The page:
This video by Chloe Meyers is a great place to start. Once you've got all the basics covered you can create your very own stop motion videos using whatever you like. Lego and Playmobil figures work really well, but you could also make your own from scratch using playdough.
16. Create colourful ice sculptures from your freezer
With all the snow falling around us at the moment, now is the perfect time to get creative with the winter chill!
All you need to make your very own colourful ice sculptures is a range of bowls, muffin tins or containers in different shapes and sizes, some food colouring and access to water and a freezer. Add the food colouring and water into the containers (why not try loads of different colours in all the different containers to create a frozen rainbow?), then pop it in the fridge. Once frozen, take the containers out of the fridge and use some warm water to pop the ice from the container.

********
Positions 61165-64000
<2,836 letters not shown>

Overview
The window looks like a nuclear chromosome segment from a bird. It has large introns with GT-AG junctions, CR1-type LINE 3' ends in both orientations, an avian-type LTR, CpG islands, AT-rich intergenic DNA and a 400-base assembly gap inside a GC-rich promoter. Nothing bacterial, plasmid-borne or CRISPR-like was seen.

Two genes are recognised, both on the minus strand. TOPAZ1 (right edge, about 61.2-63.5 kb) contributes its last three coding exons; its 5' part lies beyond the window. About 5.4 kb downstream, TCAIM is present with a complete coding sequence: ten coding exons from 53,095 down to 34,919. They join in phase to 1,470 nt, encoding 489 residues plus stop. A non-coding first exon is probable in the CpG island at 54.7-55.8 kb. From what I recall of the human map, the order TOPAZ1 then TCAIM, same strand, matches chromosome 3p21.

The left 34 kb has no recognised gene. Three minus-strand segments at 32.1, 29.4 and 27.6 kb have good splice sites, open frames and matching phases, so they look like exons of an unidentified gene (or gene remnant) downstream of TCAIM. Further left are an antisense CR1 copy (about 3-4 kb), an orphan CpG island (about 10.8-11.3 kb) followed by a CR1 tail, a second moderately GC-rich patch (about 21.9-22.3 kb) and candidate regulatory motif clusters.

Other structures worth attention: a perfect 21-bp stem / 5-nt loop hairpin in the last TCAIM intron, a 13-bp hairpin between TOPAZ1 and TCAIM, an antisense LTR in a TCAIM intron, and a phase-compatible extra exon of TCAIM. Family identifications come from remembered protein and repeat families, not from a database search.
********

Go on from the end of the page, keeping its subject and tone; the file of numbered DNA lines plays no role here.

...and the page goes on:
Stack the different shapes on top of each other to create your very own masterpiece! If they don't stick together naturally, use a little warm water to melt the ice pieces together.
17. Play a biscuit board game
Sounds fun right? Biscuit board games (opens in new tab) come straight from the Great British Bake Off and when pulled off well, they do exactly what they say on the tin.
It's a board game that you can eat! They're super fun to make because there's a designing process, a baking bit and then importantly, a playing (and eating) bit. Just be sure to wash your hands before you dive in.
18. Get into painting
It may sound simple but painting is one of the best ways to keep kids busy in lockdown.